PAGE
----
If it were not for the international flags in the background, you might have mistaken the young woman for just another shopper at the mall.
She seemed annoyed, walking away from the crowd in order to talk loudly into a glittering golden cell phone. She pushed the cell phone against the three earrings in her left ear, perhaps because it provided improved reception over the five earrings in her right.
Four rings were on her fingers, four silver bangles on her wrist. She wore two silver medals, one with a crescent moon, the other proclaiming the simple word "Nike." She wore a simple black top, jeans and sneakers. Blond highlights were in her hair, which was pulled back into a blue and white Scrunchie. To the world, she looked like another grad student on a nice afternoon.
No, nothing seemed out of the ordinary here.
There was nothing at all to indicate that the woman on the cell phone, Dana Abdul-Razak, is the fastest woman in all of Iraq.
As much as anything, perhaps that is the lesson the Olympics can offer. As Abdul-Razak raised her voice into the phone, she could have been a 22-year-old woman from anywhere. At the moment, she was not a country, nor an enemy, nor a political system.
In the Olympic Village, in the city of athletes, she was merely the woman who dodged the bullets to get here.
If you grade the athletes for the territory they cover once they arrive, you probably will not notice Abdul-Razak. Faster women are here, and certainly more famous ones. On the other hand, if you measure accomplishment by the difficulty of getting here, she is impressive enough.
Who else had to train on a track that had been scarred by falling bombs? Who else had her fiance pay off Shiite militiamen and Sunni insurgents so she could compete? Who else had a sniper's bullet strike a nearby tree while she was training?
"Sometimes the bombs fall there, and we train here," said Mohammad Al-Hagami, the Iraq Olympic coach, pointing to a spot roughly 20 feet in front of him. "We are not afraid from that. It is life in Baghdad."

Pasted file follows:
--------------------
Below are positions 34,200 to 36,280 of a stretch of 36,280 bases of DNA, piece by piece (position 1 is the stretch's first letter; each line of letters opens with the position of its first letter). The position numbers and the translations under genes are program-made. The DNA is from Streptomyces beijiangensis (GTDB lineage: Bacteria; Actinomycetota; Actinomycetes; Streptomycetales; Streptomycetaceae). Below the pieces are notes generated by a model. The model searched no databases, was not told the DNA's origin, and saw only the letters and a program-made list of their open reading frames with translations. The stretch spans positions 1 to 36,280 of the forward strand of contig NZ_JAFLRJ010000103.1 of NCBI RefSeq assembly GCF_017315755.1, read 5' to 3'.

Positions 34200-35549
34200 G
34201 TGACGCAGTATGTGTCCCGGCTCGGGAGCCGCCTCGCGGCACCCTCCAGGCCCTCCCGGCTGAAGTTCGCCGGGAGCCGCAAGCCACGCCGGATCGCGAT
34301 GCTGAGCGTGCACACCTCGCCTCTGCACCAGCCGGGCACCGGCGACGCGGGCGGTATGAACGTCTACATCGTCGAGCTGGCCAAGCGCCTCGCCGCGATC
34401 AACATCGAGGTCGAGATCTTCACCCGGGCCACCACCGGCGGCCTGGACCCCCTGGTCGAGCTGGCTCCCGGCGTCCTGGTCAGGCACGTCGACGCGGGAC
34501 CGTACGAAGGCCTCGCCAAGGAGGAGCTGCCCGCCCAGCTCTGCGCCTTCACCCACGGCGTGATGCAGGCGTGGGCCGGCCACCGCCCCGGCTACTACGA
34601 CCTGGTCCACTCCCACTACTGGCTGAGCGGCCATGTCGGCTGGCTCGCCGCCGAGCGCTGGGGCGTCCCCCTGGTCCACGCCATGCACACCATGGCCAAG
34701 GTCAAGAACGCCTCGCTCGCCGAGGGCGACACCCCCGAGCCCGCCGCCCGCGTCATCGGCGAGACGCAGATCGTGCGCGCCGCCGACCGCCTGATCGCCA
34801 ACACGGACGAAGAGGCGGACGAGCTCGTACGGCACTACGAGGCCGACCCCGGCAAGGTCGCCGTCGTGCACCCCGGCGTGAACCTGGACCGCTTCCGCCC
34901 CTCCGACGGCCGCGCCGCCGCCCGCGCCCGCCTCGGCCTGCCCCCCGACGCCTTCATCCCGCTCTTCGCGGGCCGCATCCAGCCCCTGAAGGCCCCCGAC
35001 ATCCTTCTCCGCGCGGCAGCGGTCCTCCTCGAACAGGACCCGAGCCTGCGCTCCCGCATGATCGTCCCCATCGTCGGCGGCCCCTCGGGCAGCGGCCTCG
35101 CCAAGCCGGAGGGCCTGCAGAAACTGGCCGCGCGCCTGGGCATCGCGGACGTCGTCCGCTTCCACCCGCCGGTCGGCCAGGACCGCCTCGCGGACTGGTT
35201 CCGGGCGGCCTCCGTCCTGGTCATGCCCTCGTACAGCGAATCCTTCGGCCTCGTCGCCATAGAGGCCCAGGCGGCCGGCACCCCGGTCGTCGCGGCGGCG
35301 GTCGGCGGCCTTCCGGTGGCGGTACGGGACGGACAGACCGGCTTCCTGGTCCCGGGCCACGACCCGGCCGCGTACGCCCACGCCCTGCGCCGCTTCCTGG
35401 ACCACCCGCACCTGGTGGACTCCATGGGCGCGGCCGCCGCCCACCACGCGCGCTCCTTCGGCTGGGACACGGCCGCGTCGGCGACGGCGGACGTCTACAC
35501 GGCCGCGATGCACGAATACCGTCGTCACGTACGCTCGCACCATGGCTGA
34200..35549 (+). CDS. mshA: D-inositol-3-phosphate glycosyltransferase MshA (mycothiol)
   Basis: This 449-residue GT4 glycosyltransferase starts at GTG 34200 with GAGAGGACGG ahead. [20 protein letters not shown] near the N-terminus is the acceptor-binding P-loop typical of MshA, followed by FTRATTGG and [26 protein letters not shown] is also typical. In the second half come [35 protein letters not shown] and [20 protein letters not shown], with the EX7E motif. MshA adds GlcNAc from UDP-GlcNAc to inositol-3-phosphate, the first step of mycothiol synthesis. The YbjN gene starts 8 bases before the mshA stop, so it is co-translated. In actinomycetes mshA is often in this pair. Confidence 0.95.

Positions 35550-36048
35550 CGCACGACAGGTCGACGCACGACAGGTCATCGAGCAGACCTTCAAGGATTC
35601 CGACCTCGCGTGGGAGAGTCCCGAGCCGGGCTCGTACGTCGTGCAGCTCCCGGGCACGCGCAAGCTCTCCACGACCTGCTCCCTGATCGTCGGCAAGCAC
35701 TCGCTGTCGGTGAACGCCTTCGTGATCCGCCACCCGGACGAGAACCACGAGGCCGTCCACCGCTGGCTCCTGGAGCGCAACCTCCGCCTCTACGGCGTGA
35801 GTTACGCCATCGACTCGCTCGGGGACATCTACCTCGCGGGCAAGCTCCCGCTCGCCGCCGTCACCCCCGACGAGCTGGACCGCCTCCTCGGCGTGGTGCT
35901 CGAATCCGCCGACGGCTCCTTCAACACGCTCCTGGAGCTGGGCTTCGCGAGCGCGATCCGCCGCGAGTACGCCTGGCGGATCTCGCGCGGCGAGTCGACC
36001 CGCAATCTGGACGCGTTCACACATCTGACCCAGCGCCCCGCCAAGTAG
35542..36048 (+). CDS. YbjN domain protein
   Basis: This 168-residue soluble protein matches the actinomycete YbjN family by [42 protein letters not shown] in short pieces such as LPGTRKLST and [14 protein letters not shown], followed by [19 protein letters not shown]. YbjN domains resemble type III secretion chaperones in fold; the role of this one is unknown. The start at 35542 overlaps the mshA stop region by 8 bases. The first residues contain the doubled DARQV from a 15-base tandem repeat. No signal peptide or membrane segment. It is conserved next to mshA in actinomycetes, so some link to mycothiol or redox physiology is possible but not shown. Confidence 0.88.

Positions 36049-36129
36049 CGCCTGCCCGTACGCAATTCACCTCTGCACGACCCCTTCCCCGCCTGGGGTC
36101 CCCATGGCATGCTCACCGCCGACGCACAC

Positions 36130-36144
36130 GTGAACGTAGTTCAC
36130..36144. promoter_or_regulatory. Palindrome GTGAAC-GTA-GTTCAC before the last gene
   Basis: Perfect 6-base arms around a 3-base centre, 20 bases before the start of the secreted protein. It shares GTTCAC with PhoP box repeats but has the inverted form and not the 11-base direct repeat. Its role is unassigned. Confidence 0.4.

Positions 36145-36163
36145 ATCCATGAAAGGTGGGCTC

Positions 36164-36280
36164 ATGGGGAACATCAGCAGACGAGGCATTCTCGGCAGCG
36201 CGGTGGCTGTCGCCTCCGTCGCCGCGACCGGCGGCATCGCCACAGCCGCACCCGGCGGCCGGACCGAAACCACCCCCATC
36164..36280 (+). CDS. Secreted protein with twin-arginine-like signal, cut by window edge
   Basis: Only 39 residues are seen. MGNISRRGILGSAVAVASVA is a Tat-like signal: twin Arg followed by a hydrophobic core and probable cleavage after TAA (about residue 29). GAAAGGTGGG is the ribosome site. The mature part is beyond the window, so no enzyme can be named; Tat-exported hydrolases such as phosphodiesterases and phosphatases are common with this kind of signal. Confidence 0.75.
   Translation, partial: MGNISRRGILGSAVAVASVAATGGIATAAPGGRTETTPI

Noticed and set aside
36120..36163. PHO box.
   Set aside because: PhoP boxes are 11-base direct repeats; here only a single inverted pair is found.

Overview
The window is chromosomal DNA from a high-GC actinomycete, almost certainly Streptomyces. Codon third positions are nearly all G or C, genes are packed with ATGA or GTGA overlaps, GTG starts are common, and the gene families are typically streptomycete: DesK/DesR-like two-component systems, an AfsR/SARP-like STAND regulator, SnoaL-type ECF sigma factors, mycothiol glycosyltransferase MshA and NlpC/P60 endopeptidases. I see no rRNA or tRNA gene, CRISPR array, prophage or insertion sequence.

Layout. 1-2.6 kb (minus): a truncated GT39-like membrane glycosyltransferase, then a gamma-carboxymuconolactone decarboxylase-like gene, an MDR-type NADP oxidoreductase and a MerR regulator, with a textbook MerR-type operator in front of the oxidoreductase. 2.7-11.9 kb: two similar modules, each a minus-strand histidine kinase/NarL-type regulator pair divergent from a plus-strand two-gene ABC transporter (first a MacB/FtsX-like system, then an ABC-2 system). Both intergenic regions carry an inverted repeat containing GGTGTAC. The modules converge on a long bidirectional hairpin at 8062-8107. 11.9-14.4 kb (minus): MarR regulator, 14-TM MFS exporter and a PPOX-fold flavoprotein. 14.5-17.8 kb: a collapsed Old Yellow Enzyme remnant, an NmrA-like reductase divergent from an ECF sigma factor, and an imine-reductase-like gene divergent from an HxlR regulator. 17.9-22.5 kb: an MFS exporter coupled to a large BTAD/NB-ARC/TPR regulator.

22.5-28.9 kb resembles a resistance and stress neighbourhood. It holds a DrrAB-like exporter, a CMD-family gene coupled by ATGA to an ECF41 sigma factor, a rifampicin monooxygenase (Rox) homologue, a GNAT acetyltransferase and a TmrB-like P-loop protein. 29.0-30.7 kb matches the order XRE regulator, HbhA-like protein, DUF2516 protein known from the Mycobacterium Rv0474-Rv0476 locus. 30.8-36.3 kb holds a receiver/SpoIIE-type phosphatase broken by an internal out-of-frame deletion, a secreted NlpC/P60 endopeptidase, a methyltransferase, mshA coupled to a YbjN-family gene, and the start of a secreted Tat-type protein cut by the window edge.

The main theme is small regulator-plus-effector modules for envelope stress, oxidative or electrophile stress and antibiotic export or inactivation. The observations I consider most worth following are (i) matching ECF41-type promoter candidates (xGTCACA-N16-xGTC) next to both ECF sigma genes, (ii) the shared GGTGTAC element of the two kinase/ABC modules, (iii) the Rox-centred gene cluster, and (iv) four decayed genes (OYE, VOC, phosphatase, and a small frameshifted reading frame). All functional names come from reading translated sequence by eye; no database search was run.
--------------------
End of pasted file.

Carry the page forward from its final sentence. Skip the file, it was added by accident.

"The first time, I was afraid," said Abdul-Razak, who will compete in the 100 meters Saturday. "Maybe 15 minutes, maybe 20. Then it was no big deal."
She is a small woman, 5 feet 4 and 123 pounds, but when Abdul-Razak talks, her voice rises as she speaks her native Arabic (translated by Al-Hagami) and you get a glimpse of the toughness it took for her to keep running at her peril.
It has always been difficult for athletes in Iraq. In the old days, athletes were bullied or tortured by Uday Hussein, Saddam's son, who was Iraq's top Olympic official.
These days the war has damaged many of the facilities, and the sectarian unrest has left athletes dead or led to their abduction. At Baghdad University, where Abdul-Razak trained before the Iraqi track federation stopped paying her fees, the track looks like the lot of an abandoned drive-in.
"There is no track," said Tiras Anway, the chef d'mission of the Iraq delegation. "It was destroyed by the war."
Anway lived in Tampa in 1968-73. For a year, he taught karate as a continuing education course at Eckerd College. He has been to four Olympics. And, yes, he is impressed by Abdul-Razak.
"She's courageous," he said. "Despite the problems, she wanted to be here. She has had economic, social and cultural pressures."
For instance, there were those who did not like that Abdul-Razak trained in shorts. After she spoke of the difficulty of her training to international newspapers, the threats against her increased. Her fiance and personal coach, Yussif Abdul Raman, had to pay so the Shiite militiamen and Sunni insurgents would allow her to train.
"Dana has defeated death," Abdul Raman told the Christian Science Monitor.
Then again, perhaps she has no choice. "If I leave this sport," she told National Public Radio, "I think life will stop. As long as I have ambition, maybe I can achieve something for my country."
Along the way, perhaps she can also achieve something for herself.
"She is a nice girl," Al-Hagami said. "She is a smart girl, a competitive girl. She needs to have herself a name so the other people in the world know who she is. She needs to rise our flag."
In a way, it is a surprise that Iraq's flag is here at all. The International Olympic Committee at first refused to allow Iraq to compete because the country had dissolved its national Olympic committee. The IOC agreed to a compromise 10 days before the opening ceremony. The country sent four athletes, another track and field athlete and two rowers, all men.
"I feel good for our people to watch me," Abdul-Razak said. "Not Shiites. Not Sunnis. Our people. Our nation. It is good for us to fly our flag here."
In Iraq, perhaps it will be. The president of the Olympic Committee is a Kurd. Anway is a Christian, Al-Hagami is a Shiite, and Abdul-Razak is a Sunni.
Asked what she thinks of America, Abdul-Razak shook her head.
"I do not wish to speak of politics," she said.
The message Abdul-Razak has, however, is not about politics. It is about perseverance. It is about similarities, not differences. It is, as Al-Hagami said, about "humanity."
Perhaps, too, it is also 100 strides toward a better day.
What will it take for Iraq to have a better Olympic team?
"First of all," Anway said, "you need peace."